Under the darkness of the Kennedy Space Center, the space shuttle Atlantis was moved out to her ocean side launch pad today in preparation for her final flight.
First motion of Atlantis' mobile launcher platform crawler was set at 11:31 pm EDT, on Wednesday night.
Moving at just under 1 mph, the nearly four mile journey out to launch pad 39-A took just six hours and thirty-two minutes, arriving at 6:03 am today.
Atlantis' journey to her launch pad was twice delayed due to thunderstorms and concerns for lightning in the area. A planned sunrise roll out on Wednesday was scrapped due to the crawler way being too wet, as one technician accessed.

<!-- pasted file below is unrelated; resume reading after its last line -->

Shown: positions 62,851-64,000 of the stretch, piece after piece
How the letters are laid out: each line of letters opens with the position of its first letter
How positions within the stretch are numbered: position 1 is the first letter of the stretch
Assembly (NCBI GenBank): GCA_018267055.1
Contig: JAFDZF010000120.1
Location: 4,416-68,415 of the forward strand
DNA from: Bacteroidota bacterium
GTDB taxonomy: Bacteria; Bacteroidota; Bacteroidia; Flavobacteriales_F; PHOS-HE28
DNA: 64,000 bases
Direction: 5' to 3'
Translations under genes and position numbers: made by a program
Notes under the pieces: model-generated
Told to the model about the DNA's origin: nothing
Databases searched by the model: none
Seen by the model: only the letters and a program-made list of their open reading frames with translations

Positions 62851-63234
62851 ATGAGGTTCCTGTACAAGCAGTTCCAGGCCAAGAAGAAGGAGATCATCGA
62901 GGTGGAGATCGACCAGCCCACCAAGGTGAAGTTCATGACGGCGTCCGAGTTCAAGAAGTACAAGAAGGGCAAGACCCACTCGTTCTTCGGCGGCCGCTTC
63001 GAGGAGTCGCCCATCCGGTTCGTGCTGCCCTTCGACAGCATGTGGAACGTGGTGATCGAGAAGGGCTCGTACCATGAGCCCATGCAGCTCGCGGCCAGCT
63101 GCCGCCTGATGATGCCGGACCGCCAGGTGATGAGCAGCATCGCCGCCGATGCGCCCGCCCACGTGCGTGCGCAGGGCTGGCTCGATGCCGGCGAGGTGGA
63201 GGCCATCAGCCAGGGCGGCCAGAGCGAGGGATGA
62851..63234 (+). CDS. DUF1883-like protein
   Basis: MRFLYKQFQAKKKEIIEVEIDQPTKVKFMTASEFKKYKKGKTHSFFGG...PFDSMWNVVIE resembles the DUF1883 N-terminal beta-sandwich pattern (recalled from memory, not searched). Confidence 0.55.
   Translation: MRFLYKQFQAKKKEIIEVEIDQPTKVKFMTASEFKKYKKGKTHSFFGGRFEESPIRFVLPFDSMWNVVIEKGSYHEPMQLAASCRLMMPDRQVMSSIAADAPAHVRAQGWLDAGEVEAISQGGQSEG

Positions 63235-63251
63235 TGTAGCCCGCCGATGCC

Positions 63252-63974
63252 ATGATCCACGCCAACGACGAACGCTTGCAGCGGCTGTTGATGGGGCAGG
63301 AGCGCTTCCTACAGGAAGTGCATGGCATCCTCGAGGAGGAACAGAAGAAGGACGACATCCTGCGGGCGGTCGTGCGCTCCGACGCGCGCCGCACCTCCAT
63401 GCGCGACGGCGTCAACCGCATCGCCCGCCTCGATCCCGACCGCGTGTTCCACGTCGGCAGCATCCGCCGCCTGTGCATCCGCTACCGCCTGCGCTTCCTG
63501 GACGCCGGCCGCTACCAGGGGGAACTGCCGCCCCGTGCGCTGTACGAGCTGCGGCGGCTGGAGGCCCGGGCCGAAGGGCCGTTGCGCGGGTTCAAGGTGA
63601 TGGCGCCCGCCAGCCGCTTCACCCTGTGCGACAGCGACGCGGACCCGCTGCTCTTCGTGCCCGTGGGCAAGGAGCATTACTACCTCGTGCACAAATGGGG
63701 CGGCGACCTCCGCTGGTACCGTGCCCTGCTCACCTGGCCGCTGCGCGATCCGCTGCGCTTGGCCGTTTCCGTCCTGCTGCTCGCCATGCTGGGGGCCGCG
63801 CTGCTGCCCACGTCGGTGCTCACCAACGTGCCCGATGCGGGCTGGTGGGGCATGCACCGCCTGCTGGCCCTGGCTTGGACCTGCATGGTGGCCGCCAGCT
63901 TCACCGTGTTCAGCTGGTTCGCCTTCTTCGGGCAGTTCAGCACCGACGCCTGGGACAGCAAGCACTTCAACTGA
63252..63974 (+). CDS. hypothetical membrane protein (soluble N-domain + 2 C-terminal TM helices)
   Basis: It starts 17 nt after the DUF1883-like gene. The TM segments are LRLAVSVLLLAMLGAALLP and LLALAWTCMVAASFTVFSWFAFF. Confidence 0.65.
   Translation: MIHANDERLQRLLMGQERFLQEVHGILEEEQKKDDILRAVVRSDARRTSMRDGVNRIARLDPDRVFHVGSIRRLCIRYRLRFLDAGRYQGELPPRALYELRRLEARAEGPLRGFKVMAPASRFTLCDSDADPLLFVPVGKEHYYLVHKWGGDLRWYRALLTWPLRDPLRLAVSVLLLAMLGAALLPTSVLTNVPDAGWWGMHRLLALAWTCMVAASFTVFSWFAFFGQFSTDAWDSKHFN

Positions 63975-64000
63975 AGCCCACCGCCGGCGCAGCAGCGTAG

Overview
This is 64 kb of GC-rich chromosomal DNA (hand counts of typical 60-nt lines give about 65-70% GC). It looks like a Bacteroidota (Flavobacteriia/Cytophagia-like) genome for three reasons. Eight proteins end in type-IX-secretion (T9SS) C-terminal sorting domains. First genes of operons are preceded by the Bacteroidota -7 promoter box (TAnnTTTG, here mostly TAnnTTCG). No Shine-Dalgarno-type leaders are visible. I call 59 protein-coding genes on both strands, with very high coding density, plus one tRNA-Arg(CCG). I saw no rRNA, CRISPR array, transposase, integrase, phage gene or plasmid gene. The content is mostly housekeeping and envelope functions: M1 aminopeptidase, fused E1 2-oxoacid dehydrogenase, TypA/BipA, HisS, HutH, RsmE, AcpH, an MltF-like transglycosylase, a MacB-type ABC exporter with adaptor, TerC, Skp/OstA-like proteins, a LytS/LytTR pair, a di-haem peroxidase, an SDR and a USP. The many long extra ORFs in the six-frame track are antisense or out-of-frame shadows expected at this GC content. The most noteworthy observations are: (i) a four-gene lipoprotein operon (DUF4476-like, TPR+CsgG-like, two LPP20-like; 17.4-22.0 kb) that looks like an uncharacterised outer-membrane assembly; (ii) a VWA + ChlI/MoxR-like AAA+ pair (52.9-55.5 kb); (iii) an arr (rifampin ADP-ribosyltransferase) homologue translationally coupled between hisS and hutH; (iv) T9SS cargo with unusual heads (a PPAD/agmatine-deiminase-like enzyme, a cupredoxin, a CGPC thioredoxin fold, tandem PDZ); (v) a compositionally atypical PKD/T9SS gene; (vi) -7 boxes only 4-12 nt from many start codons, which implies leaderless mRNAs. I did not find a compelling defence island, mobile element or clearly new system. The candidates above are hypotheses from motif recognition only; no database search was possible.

Atlantis' crew of six arrived here at America's Spaceport on Tuesday to perform launch pad emergency drills, and perform a practice countdown on Friday.
The traditional dry-count will see commander Kenneth Ham, pilot Tony Antonelli, and mission specialists Michael Good, Garrett Reisman, Piers Sellers and Steve Bowen climb aboard the orbiter for a simulated engine cut-off.
Atlantis will lift-off on a 12 day mission to the International Space Station, with Russia's Mini-Research Module tucked in her payload bay.
This flight will also mark the thirty-second and final space flight by Atlantis.
Launch of NASA's 132nd space shuttle flight is tentatively scheduled for May 14 at 2:19 pm.